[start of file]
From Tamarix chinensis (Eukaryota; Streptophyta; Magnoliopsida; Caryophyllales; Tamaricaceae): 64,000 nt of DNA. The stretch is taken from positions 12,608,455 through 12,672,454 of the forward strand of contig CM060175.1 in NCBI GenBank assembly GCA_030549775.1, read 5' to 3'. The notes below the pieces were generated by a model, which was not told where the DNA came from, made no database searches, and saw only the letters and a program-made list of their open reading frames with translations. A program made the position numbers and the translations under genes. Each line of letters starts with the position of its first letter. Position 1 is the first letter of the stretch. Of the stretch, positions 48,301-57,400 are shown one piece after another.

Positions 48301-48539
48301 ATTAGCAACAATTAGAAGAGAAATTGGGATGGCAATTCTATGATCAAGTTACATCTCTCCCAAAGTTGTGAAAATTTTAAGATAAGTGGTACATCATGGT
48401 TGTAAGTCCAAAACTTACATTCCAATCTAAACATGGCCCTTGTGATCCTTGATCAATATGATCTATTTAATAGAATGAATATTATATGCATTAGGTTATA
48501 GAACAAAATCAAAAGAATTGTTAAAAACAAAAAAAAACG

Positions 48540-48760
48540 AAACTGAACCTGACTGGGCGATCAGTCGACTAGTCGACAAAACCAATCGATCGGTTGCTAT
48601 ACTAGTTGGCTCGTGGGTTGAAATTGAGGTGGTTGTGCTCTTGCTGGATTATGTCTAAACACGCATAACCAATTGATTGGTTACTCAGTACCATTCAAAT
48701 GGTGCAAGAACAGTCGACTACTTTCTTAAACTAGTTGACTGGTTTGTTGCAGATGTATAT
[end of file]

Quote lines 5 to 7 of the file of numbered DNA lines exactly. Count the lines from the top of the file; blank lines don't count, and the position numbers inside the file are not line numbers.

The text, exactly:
48501 GAACAAAATCAAAAGAATTGTTAAAAACAAAAAAAAACG

Positions 48540-48760
48540 AAACTGAACCTGACTGGGCGATCAGTCGACTAGTCGACAAAACCAATCGATCGGTTGCTAT